The Conversations that Matter Most

Over thirty-five years ago I was with a group of pastors discussing where we felt most alive in “the ministry”. It didn’t take long for me to answer. It came in those moments when I stood on the edge of a stage, Bible in hand, expounding some Scripture with my voice raised, more words in my mouth than I could get out in a reasonable amount of time and holding the crowd in the palm of my hands as they hung on every word either laughing uproariously or moved to tears by some insight I was sharing.

But I was only in my mid-20s at the time so my ignorance can be excused. I wouldn’t give the same answer today. As I look back I now know how deeply that moment appealed to my own needs more than it served those listening to me. Now I find my greatest joy opening a door for someone to see into a bigger reality and watching the lights come on in their heart.

Look at the contrasting pictures above—one is of me speaking at a conference in Germany a few years ago, the other of me sharing in a home in Brazil around the same time. For most people drawn into “ministry” it would be the one on the left. It is so much easier to follow a pre-planned outline than to risk a free-flowing conversation with unforeseen struggles and difficult questions.

If you were going to be with someone you wanted to learn from, where would you rather be—part of a large audience or have a conversation over a meal? If I was invited to a golf lesson from a famous golf pro I would much prefer he and I alone on a driving range than being in a stadium watching him on a Jumbotron. And how different the lesson would be, too! For the stage he’d talk in generalities and everyone would have to try the same technique hours later when they got to a golf course when they no longer remember the lesson. If was just the two of us he could look at my swing, listen to the problems I’m having, and offer me solutions I could immediately try.

Over the past forty years, I’ve watched a lovely shift in my thinking about teaching and helping others on this journey. I’ve gone from thinking success and efficiency are found where I address a macro audience—a number of people I don’t know through sermons, podcasting, or publishing—to knowing that the most transformative moments come in conversations with people I’m getting to know.

My first wake-up call came over twenty years ago as I sat town for a Tuesday lunch with a close friend of mine. Before we even sat down he wanted to tell me how great my sermon had been Sunday morning. “That was the best sermon I ever heard and I’ll never be the same.” When I asked what had particularly touched him so, he got a lost look on his face as he tried to reach back in his memory. For the next five minutes I watched him squirm uncomfortably because he couldn’t remember one point of it, not even the text. He begged me to help but now I was intrigued to see why he was so excited about a sermon he couldn’t remember two days later. This was not a man given to empty flattery. It made me wonder how effective a lecture is as a teaching tool.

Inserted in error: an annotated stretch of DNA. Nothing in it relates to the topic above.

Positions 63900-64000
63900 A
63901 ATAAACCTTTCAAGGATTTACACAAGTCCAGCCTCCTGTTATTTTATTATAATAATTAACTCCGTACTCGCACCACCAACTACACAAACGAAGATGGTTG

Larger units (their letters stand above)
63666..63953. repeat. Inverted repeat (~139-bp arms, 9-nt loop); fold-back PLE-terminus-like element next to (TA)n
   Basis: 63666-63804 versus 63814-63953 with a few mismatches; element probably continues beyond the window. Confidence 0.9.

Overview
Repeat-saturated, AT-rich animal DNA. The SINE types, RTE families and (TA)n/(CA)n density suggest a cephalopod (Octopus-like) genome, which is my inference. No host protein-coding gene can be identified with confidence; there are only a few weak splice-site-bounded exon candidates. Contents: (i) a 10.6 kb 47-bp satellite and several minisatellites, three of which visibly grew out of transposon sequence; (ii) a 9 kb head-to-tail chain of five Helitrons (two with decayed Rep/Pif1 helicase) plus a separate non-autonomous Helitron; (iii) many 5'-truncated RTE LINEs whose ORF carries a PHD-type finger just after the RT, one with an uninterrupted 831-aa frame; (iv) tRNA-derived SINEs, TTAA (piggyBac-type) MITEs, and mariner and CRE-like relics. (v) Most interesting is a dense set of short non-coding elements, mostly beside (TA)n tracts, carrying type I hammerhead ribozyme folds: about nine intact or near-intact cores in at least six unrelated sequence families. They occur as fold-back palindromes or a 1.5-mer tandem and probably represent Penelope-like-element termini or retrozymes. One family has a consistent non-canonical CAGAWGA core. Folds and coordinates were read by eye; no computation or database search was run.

As I’ve traveled over the last twenty years, I’ve been particularly aware that the smaller and more interactive the conversations were, the more enduring fruit they produced. I now know that the engagements that happen before and after the meetings have the most impact on others. Riding in a car, sitting down to a meal, or just pausing to answer an individual question all have more impact. That’s why I prefer to stay in homes not hotels, and prefer conversations to speaking engagements.

As I read the Gospels now, it is easy to see that Jesus spent a lot more time in personal engagements than he did lecturing crowds. He talked with the Pharisees; he didn’t debate them. He was in their homes as well as those of his friends. He found a boat trip across Galilee a propitious place to share the reality of the kingdom as he did sitting beside a well in Samaria. He sought out Zaccheus for lunch when a large crowd was seeking his attention on the street.

Before you point out that Jesus also spoke to large crowds, I’m well aware of that. I am not suggesting that they are evil only that they aren’t the most effective way to help people embrace the life of his Father. It has caused me to think a lot about what I do in macro or micro engagements. Macro engagements include speaking to groups, publishing books or website content, or producing podcasts or other recordings. I do a lot of that because I enjoy it and feel called to but some information in the world that way. So I’m not against it but I am realizing how limited it is.